High Performance Computing

Lead Research Organisation: Natural Environment Research Council


The Natural Environment Research Council (NERC) provides three high performance computing (HPC) services for environmental scientists. Please note that many outputs will be captured through other specific investments on grants that use HPC. 
1) ARCHER is funded jointly by NERC and EPSRC and hosted by the Edinburgh Parallel and Compute Centre (EPCC). ARCHER is a capability resource allowing researchers to run, in parallel, simulations and calculations that require large numbers of processing cores. It is a Cray XC30 MPP supercomputer, with external login and post processing nodes and associated filesystems. The NERC annual allocation is 3,194 million allocation units (AU), which enables research in the atmospheric, oceanographic and mineral/geophysics remits. http://www.archer.ac.uk/about-archer/ Technical details: 4,920 compute nodes, each of two 12 core Intel Ivybridge processors, giving a total 118,080 processing cores; 64 GB of Memory/node, a subset has 128 GB. All compute nodes are provided with a high performance Lustre storage system. 2) Funded by NERC and the UK Space Agency (UKSA) JASMIN is delivered by the Science and Technology Facilities Council (STFC). JASMIN is a "super-data-cluster" which delivers infrastructure for data analysis. In technical terms it is half super-computer and half data-centre, and as such provides a globally unique computational environment. JASMIN compute and storage are linked together by a high bandwidth network, in a unique topology, and with significant compute connected with much greater bandwidth to disk than is typical of a normal data centre. (It has a supercomputer's network and storage, but without quite as much compute). JASMIN provides four basic services to the community: Storage (including disk and tape); Batch Computing; Hosted Computing, and, Cloud Computing. http://www.jasmin.ac.uk/what-is-jasmin/ 3) MONSooN, hosted at the Met Office HQ in Exeter, provides a key underpinning infrastructure for the Joint Weather and Climate Research Programme (JWCRP), a strategic partnership between Met Office and the NERC. Part of the Met Office’s Cray XC40 (previously IBM Power 7) it enables research to address the JWCRP’s two key objectives: 1) Ensuring the UK has access to internationally competitive tools for forecasting climate and its impacts, and, 2) Enabling closer collaboration between Met Office and NERC scientists. From April 2017 and beyond, the service was upgraded and renamed as Monsoon2. It is now located in Exeter’s Science Park, and is in a trust zone of the Met Office’s XCS) http://collab.metoffice.gov.uk/twiki/bin/view/Support/WhatIsMONSooN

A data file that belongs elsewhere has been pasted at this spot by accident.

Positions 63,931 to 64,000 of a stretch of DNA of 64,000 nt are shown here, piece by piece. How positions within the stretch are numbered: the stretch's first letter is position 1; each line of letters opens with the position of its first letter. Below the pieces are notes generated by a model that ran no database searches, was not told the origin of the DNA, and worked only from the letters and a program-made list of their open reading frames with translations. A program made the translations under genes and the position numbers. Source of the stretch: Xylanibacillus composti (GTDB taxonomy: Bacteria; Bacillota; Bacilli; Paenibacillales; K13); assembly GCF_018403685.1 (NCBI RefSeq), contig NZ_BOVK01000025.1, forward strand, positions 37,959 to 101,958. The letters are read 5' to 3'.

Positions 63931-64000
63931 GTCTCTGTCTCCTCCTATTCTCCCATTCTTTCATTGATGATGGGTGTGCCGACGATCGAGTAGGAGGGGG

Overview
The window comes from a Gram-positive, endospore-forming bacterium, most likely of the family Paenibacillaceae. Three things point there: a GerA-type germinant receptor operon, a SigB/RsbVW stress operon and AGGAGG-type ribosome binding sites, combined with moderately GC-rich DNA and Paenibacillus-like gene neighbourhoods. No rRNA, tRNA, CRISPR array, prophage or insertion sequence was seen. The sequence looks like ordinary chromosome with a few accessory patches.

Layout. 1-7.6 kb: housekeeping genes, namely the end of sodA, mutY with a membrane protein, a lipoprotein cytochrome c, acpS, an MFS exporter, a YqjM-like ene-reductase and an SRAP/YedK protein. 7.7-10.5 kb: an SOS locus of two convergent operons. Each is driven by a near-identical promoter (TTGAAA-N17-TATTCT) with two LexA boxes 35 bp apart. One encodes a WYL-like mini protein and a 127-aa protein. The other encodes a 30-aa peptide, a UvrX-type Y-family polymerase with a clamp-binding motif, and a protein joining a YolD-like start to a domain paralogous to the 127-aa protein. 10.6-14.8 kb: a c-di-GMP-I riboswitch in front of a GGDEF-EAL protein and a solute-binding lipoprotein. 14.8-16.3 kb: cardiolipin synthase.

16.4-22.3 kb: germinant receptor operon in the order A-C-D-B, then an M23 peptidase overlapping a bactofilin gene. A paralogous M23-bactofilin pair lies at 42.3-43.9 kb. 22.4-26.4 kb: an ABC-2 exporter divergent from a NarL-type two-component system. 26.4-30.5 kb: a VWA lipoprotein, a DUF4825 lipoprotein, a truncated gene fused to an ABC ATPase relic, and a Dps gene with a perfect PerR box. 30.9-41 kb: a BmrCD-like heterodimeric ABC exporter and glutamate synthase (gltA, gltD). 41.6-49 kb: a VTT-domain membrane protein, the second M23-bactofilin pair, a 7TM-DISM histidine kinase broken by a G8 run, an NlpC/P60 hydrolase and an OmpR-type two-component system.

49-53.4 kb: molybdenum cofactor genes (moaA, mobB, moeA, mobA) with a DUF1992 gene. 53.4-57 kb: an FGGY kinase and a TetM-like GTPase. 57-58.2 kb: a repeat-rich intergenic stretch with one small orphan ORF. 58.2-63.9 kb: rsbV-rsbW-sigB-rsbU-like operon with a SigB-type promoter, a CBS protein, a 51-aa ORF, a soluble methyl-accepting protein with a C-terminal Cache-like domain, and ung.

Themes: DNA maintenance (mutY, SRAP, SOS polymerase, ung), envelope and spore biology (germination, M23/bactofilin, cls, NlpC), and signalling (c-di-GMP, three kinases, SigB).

As well as a platform for joint code development, MONSooN provides access to the Met Office data storage archive and observation data; A wiki to promote collaboration and share documentation; A post-processing server to support interactive and IO-intensive data analysis. A connection to the Joint Academic Network (JANet) is also provided. Technical details: Cores/Node 32; Nodes 116; Performance 95 Tflops; CPUs/core 3,840 and 15TB memory.


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Description This provided HPC facilities for a large number of UK researchers in mineral physics. This produced work from the adsortion of Arsenic onto mineral surfaces, to estimates of the composition of the core.
Exploitation Route Not sure yet.
Sectors Chemicals,Environment